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Pressures that create, enable and inhibit innovation

There are pressures that exist in the world that have an impact on innovation. There are also resources that are available for innovators today that in some cases are game-changing.

CapabilityReplaced byDark Room Digital CameraClay and Ceramic modeling3d printersFlatbed ScannersCellular PhonesPlanning, hosting and managing a physical conference roomAnytime, anywhere video conference roomsSymposiums and conferences devoted to innovationInnovation communities on the Internet.

The table talks about capabilities that were replaced by innovations, and in some cases, later innovations replaced the capability again. The digital camera market is in decline for the most part due to the reality of the camera in your cellular phone.

Table 2: Capabilities and their replacements

With this initial consideration of innovations let’s dive a little into some of the pressures that impact innovation.

Upward Pressure: Upward pressure has two components. The first focuses on innovation pressures from a need to create what doesn’t exist. The second one focuses on the overall impact of competition on innovation.

1. The first is the concept of a desired goal that cannot be reached with the technology that is available. A great example of this is Henry Ford and the invention of the mechanized assembly line. That simple innovation changed the rate, cost and eventually amounted of manufactured goods that could be produced.

2. The concept is simple where you are in a market that has competitors that have similar offerings. The competitor announces a major update, and you have to match that update. A great example of this is roughly 20 years old but still applies. FedEx released package tracking, and their competitors had to make major changes to catch up. The reality of upward pressure is that it is always reactive in producing innovation. You are in effect forced to innovate your model to cope with this new model.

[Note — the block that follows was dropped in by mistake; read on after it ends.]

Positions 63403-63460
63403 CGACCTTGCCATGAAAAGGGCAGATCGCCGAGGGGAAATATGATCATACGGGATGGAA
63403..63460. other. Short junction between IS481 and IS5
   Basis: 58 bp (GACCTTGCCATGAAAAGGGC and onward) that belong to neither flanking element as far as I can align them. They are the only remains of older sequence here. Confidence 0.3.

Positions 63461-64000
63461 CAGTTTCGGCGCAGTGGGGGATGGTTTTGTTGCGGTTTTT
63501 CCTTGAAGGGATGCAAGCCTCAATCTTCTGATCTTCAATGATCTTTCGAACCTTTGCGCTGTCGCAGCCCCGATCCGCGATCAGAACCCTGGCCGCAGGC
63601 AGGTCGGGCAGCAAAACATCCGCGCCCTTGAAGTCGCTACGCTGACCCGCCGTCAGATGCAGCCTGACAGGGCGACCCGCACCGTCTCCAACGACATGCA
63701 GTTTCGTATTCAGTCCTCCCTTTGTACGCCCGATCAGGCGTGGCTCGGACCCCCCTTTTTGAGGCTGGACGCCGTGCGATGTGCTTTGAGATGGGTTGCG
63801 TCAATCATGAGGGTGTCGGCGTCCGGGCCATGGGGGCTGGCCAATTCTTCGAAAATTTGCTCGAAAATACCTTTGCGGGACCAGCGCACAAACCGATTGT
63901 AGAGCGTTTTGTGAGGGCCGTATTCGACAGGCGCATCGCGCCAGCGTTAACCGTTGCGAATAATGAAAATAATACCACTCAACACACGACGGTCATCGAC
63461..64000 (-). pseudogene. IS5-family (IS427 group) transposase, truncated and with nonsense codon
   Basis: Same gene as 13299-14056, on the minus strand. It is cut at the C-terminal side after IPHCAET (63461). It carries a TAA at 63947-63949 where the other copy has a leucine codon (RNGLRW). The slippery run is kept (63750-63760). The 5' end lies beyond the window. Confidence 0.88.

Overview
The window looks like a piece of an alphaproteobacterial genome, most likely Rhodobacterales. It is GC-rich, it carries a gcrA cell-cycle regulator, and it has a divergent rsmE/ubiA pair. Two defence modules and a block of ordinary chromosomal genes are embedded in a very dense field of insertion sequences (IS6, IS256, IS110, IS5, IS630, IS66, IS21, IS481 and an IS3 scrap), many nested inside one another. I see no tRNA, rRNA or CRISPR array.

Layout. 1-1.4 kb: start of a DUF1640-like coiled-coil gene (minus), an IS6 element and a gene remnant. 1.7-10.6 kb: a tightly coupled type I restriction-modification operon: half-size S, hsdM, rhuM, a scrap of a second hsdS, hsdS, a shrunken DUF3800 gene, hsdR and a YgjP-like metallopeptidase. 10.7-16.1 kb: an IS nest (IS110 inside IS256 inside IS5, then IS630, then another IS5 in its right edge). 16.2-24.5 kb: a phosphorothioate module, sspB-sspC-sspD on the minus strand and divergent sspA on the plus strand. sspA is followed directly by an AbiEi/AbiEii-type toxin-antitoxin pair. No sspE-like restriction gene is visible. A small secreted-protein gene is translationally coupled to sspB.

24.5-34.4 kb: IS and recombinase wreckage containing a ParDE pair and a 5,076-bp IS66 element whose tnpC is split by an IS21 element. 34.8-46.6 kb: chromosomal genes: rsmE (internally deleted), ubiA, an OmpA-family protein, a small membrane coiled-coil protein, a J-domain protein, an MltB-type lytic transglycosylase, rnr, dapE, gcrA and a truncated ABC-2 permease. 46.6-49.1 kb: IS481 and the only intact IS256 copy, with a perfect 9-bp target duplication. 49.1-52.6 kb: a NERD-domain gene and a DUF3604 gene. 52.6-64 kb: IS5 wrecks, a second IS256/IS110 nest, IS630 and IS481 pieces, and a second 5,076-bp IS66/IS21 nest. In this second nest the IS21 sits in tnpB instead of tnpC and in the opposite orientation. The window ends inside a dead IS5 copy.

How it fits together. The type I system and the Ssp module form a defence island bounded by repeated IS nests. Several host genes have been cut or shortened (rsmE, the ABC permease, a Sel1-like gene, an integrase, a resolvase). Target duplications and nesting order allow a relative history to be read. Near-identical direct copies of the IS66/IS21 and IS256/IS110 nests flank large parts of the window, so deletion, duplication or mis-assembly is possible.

Downward Pressure: The market is moving downward (either size (TAM) or value (cost) and innovation are required for two components.

1. The first is the traditional Boston Consulting Group (BCG)[1] Experience curve – you have to reduce the cost of the solution quickly to remain in the market. The reality of operational innovation is the acceptance of doing things differently.

2. The second is the innovation pressure – in order to escape the downward pressure of a Red Ocean[1] you have to innovate into a Blue Ocean. Interesting in that in a competitive market this downward innovation pressure can create upward pressure quickly for the rest of the market.

[1] “The Blue Ocean Strategy” W. Chan Kim and Renee Mauborgne Harvard Business School Press

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Written by DocAndersen

I am a long time blogger and technology poster.I focus on what is possible, but I also try to see what is coming. In recent years I have been focused on sharing the memories of my family, as part of my Family History Project.


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  1. Very nice discussion. There is always time for everything, I guess. The evolution of camera alone is an interesting one. So is the phone. Maybe one day someone can think of a portable toilet we can carry everywhere 😂😂😂

    • That is actually the reason I wrote the article. I work with a lot of crowdfunding campaigns that don’t start off working in the innovation department.

      The start off in their garage. For every Apple in the world,d there are 100’s of companies that fail.

      The path to success isn’t a great idea. It is hard work, a great idea, and watching the market you are in.

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